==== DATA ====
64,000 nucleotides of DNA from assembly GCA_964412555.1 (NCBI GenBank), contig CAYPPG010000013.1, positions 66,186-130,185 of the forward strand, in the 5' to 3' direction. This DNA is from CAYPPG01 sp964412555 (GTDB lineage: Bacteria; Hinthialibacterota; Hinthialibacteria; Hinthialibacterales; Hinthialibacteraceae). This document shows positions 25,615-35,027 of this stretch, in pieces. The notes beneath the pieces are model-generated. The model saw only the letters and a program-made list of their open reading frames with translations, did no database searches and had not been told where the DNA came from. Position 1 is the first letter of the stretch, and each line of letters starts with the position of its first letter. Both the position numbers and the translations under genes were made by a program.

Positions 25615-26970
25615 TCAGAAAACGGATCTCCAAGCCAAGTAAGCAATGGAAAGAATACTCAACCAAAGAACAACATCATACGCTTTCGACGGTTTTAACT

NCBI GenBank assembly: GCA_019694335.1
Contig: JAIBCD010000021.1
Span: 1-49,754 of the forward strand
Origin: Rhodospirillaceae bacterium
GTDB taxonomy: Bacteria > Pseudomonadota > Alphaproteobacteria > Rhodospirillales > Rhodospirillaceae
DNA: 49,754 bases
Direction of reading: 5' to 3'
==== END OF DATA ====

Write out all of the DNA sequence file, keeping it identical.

64,000 nucleotides of DNA from assembly GCA_964412555.1 (NCBI GenBank), contig CAYPPG010000013.1, positions 66,186-130,185 of the forward strand, in the 5' to 3' direction. This DNA is from CAYPPG01 sp964412555 (GTDB lineage: Bacteria; Hinthialibacterota; Hinthialibacteria; Hinthialibacterales; Hinthialibacteraceae). This document shows positions 25,615-35,027 of this stretch, in pieces. The notes beneath the pieces are model-generated. The model saw only the letters and a program-made list of their open reading frames with translations, did no database searches and had not been told where the DNA came from. Position 1 is the first letter of the stretch, and each line of letters starts with the position of its first letter. Both the position numbers and the translations under genes were made by a program.

Positions 25615-26970
25615 TCAGAAAACGGATCTCCAAGCCAAGTAAGCAATGGAAAGAATACTCAACCAAAGAACAACATCATACGCTTTCGACGGTTTTAACT

NCBI GenBank assembly: GCA_019694335.1
Contig: JAIBCD010000021.1
Span: 1-49,754 of the forward strand
Origin: Rhodospirillaceae bacterium
GTDB taxonomy: Bacteria > Pseudomonadota > Alphaproteobacteria > Rhodospirillales > Rhodospirillaceae
DNA: 49,754 bases
Direction of reading: 5' to 3'